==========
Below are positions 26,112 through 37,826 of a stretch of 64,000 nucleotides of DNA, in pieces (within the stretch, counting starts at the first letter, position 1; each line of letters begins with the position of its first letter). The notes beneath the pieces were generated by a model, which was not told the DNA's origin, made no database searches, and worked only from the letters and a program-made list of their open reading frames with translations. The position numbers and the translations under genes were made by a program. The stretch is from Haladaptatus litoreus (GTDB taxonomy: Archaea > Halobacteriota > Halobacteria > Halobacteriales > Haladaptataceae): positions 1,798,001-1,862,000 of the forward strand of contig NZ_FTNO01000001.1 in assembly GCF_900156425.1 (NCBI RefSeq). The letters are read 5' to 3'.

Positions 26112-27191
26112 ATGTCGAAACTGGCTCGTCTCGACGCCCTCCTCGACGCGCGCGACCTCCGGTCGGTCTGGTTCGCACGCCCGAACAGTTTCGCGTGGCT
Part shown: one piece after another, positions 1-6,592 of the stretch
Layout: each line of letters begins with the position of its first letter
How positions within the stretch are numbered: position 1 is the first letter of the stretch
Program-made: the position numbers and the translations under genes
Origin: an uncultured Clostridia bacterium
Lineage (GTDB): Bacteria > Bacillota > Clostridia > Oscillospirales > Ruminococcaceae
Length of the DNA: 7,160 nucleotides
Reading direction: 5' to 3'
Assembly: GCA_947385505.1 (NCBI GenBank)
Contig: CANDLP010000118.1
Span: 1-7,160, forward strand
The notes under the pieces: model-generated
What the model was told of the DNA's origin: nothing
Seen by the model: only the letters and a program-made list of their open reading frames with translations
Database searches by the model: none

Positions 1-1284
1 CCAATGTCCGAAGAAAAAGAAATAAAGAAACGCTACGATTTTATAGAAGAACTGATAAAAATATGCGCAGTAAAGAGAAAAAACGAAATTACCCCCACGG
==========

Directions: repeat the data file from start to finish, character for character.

Below are positions 26,112 through 37,826 of a stretch of 64,000 nucleotides of DNA, in pieces (within the stretch, counting starts at the first letter, position 1; each line of letters begins with the position of its first letter). The notes beneath the pieces were generated by a model, which was not told the DNA's origin, made no database searches, and worked only from the letters and a program-made list of their open reading frames with translations. The position numbers and the translations under genes were made by a program. The stretch is from Haladaptatus litoreus (GTDB taxonomy: Archaea > Halobacteriota > Halobacteria > Halobacteriales > Haladaptataceae): positions 1,798,001-1,862,000 of the forward strand of contig NZ_FTNO01000001.1 in assembly GCF_900156425.1 (NCBI RefSeq). The letters are read 5' to 3'.

Positions 26112-27191
26112 ATGTCGAAACTGGCTCGTCTCGACGCCCTCCTCGACGCGCGCGACCTCCGGTCGGTCTGGTTCGCACGCCCGAACAGTTTCGCGTGGCT
Part shown: one piece after another, positions 1-6,592 of the stretch
Layout: each line of letters begins with the position of its first letter
How positions within the stretch are numbered: position 1 is the first letter of the stretch
Program-made: the position numbers and the translations under genes
Origin: an uncultured Clostridia bacterium
Lineage (GTDB): Bacteria > Bacillota > Clostridia > Oscillospirales > Ruminococcaceae
Length of the DNA: 7,160 nucleotides
Reading direction: 5' to 3'
Assembly: GCA_947385505.1 (NCBI GenBank)
Contig: CANDLP010000118.1
Span: 1-7,160, forward strand
The notes under the pieces: model-generated
What the model was told of the DNA's origin: nothing
Seen by the model: only the letters and a program-made list of their open reading frames with translations
Database searches by the model: none

Positions 1-1284
1 CCAATGTCCGAAGAAAAAGAAATAAAGAAACGCTACGATTTTATAGAAGAACTGATAAAAATATGCGCAGTAAAGAGAAAAAACGAAATTACCCCCACGG